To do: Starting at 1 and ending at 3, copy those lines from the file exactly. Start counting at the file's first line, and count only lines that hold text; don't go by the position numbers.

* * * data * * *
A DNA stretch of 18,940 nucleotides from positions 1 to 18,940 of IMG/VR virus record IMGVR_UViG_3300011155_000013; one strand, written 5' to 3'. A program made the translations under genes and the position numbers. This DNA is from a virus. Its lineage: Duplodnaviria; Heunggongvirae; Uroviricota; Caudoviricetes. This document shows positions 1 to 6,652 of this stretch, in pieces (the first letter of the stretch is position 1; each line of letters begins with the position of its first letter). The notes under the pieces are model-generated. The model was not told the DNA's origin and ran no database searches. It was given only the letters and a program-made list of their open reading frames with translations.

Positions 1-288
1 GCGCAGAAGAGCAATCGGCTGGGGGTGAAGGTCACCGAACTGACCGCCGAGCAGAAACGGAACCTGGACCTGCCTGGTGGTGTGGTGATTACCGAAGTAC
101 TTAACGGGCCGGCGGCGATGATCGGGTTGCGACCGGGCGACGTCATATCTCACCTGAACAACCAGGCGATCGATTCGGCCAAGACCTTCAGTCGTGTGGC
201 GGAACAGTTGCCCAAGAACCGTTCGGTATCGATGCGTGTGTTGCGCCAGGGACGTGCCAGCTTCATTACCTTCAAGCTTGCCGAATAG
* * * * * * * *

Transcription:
A DNA stretch of 18,940 nucleotides from positions 1 to 18,940 of IMG/VR virus record IMGVR_UViG_3300011155_000013; one strand, written 5' to 3'. A program made the translations under genes and the position numbers. This DNA is from a virus. Its lineage: Duplodnaviria; Heunggongvirae; Uroviricota; Caudoviricetes. This document shows positions 1 to 6,652 of this stretch, in pieces (the first letter of the stretch is position 1; each line of letters begins with the position of its first letter). The notes under the pieces are model-generated. The model was not told the DNA's origin and ran no database searches. It was given only the letters and a program-made list of their open reading frames with translations.

Positions 1-288
1 GCGCAGAAGAGCAATCGGCTGGGGGTGAAGGTCACCGAACTGACCGCCGAGCAGAAACGGAACCTGGACCTGCCTGGTGGTGTGGTGATTACCGAAGTAC